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Shamsy

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Everything posted by Shamsy

  1. That's a really nice sword. Thanks for sharing. I'm glad the leather remains. Not pretty but an important part of the swords history. Otherwise it'd just be another unknown providence wak
  2. You would do better to ask in the Nihonto section of the board. A search for 'polishing' will also yield results.
  3. Absolutely 100% real, no doubt at all. A lot of these later swords have great paint retention. Paint shades and colours vary, no issue. Menuki often are, it's the edges, the way the sword is held, the fact they are raised and (pure conjecture) perhaps the type of paint used. You got a really nice example. Congratulations, don't consider condition a bad thing! I don't think it's repainted at all.
  4. It certainly has genuine patina, but the materials of the koshirae and style are very unusual. It looks more like an 'island sword' to me. The nakago will be most telling.
  5. I've seen them for sale here, but whether they were imported from the U.S. or U.K. first, I don't know.
  6. As in for sale, in collections or have I owned one? To answer simply, I've not seen any in other collections (Not that I see many other collections in Australia, though I've seen them for sales a couple of times in auctions here. I've never owned one, not my area of collecting.
  7. Certainly looks authentic. Someone will be able to reference Dawson's book, I'm sure he has it listed.
  8. Pierre is a great bloke, but I'm not sure why he attributed the sword to Chinese. They had their own sword, but like Trystan said, it may have been captured or purchased. Unlikely to ever know. It's a genuine example of a 32 though, so much better this time around.
  9. Just going to add some additional information for exportation of swords from Australia. I had a lot of difficulty sending a sword to the U.S. The Australia Post requirements for packaging are onerous and greatly increase the cost of shipping. However, exportation of sword is allowed to most countries (Aus Post staff can check individual countries for you). This information was sent from Australia Post after a sword was returned: The packaging for sharp-edged or pointed item must comprise: Primary wrapping with the sharp edges or points wrapped in or protected by cork, polyurethane foam or similar material. An outer rigid container of metal, wood, strong plastic or other rigid material. Scabbards do not count as fulfilling these requirements. A Type 95 in a wooden lined, steel scabbard with a steel retaining latch. It is not considered 'safe' to transport. Always get tracking, always pay for insurance, always get signature on delivery. Ask for the yellow 'fragile' tape to be added to the package, for whatever good that does. Longer swords may exceed limits for parcel length (the limit is determined by the length of shipping crates). Some officers are happy to 'make it fit' for you (Basically the just put it diagonally in the crate), but that's on an individual basis. For importation there seems to be no issue with length, but a silly rule for exportation.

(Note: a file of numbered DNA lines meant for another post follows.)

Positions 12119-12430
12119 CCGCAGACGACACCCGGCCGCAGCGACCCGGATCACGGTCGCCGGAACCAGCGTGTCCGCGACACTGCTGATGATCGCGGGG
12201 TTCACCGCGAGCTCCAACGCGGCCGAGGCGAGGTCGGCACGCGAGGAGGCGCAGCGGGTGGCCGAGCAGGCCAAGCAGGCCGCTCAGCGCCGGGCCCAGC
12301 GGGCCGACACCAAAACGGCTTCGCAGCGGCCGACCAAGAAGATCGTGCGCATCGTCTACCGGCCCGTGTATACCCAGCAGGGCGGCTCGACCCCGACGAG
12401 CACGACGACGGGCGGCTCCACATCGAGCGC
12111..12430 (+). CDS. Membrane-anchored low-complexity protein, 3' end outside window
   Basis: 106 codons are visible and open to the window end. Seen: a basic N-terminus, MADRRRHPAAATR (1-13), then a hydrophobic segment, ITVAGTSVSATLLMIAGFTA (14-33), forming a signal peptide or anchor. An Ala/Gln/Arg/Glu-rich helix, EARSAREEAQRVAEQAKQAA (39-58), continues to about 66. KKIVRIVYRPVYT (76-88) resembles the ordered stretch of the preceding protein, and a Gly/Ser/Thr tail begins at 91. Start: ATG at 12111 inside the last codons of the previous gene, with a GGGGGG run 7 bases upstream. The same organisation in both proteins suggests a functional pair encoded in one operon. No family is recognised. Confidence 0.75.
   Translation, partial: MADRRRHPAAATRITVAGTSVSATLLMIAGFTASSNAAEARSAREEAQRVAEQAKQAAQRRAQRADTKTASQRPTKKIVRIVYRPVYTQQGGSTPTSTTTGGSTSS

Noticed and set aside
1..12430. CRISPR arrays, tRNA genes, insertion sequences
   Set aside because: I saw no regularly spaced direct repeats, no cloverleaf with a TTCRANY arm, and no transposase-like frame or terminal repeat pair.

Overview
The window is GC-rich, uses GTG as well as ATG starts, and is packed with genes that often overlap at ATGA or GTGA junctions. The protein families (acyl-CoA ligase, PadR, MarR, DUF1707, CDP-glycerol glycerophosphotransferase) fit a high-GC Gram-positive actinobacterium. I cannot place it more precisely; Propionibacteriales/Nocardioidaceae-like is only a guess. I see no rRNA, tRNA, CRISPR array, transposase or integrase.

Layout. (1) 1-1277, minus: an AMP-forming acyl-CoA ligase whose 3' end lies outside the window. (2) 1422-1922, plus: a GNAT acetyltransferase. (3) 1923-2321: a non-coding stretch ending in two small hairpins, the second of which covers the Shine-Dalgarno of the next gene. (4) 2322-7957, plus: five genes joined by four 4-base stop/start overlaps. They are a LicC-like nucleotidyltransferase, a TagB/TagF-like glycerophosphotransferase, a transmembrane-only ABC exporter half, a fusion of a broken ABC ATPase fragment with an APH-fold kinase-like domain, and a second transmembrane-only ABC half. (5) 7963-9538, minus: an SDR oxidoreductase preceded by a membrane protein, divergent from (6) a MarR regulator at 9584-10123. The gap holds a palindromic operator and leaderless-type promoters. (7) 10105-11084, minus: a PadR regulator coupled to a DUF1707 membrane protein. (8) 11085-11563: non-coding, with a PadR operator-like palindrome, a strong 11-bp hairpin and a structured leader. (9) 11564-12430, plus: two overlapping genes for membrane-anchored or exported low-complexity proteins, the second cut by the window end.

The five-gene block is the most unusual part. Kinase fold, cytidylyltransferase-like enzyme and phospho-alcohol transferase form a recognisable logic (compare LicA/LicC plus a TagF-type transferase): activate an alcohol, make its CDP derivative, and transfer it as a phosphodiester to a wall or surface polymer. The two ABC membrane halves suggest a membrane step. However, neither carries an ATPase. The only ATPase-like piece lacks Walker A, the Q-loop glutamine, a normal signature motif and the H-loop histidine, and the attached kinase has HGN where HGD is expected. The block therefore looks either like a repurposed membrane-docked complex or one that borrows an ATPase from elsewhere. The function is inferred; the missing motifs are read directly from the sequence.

10. Yeah, not the bolt I hoped for! Peg replacement needed.
  11. Looks awfully like a bolt from a 95. What does the nut look like?
  12. I think I remember Nick providing some archived directive that stipulated sword length, but quite evidently that was not adhered to, whether it was a shortage of blades and necessity or a simple choice to be lax in enforcement. There are examples of anything from o-tanto to hulking great tachi floating around in military mounts.
  13. I tend to agree with John, more so because lengthy of swords was a personal preference. I'm not sure making a Spring-To dictates a particular length. Who knows though.
  14. Sorry Dave, did I miss something? Why are those swords likely the spring steel ones?
  15. There are a ton of oddities as you state, Dave. It is a shame we will never really be able to distinguish these. Some are well made, some not so... just thinking about that appallingly crude sword a few years ago which we all called fake (I was guilty), until some clever cookie realised it matched a tang rubbing one from F&G... I'll see if I can find that for prosperity. The Chinese made swords are actually quite nice. A hot-stamp on the tang, decent fittings, consistent design. They were called fake for a long time too before people paid attention. Here are some pics, just for interest. They don't really add to this topic much. Apologies for the sword being on the floor. We were all novices once and I did not realise it was disrespectful at the time. Ah, found that sword I remembered (or another example anyway)! Would immediately be dismissed on first glance, but it's a nice example of a Java made sword, produces at the steelworks garrison town in central Java. Shiyawaka Sumara.